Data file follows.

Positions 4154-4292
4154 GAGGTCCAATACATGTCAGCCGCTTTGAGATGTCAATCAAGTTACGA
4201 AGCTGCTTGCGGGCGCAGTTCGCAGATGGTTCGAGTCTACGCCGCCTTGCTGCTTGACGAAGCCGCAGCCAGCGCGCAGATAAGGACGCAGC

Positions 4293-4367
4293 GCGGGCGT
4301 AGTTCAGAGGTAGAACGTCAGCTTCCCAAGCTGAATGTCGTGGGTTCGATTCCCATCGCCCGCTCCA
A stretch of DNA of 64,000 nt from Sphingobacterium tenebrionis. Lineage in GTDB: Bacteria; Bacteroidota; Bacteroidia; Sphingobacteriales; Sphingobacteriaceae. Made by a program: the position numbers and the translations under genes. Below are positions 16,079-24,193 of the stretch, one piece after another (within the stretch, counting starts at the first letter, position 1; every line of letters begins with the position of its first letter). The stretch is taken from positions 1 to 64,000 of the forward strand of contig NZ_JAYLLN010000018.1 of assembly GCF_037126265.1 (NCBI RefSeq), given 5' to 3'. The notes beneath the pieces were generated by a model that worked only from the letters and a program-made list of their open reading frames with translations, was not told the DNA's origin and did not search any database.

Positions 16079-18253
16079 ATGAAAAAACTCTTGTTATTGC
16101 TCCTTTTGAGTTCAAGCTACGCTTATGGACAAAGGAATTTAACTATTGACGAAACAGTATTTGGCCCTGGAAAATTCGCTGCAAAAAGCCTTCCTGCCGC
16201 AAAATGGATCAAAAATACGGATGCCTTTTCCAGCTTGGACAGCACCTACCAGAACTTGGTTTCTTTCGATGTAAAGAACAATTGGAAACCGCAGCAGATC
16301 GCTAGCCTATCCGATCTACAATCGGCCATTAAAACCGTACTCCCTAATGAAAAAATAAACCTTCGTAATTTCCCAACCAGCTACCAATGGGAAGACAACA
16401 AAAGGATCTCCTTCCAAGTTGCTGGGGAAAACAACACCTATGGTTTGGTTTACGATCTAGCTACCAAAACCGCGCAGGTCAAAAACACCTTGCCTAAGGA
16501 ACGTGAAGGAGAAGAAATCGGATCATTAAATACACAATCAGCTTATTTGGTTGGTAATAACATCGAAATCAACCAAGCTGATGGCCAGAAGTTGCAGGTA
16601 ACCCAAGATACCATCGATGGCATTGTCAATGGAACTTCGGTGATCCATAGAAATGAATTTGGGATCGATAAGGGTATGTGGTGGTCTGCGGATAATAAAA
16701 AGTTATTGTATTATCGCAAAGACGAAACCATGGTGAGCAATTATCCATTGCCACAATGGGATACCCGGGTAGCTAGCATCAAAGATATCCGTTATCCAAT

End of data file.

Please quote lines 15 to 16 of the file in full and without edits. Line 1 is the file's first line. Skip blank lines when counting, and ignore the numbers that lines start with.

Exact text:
16601 ACCCAAGATACCATCGATGGCATTGTCAATGGAACTTCGGTGATCCATAGAAATGAATTTGGGATCGATAAGGGTATGTGGTGGTCTGCGGATAATAAAA
16701 AGTTATTGTATTATCGCAAAGACGAAACCATGGTGAGCAATTATCCATTGCCACAATGGGATACCCGGGTAGCTAGCATCAAAGATATCCGTTATCCAAT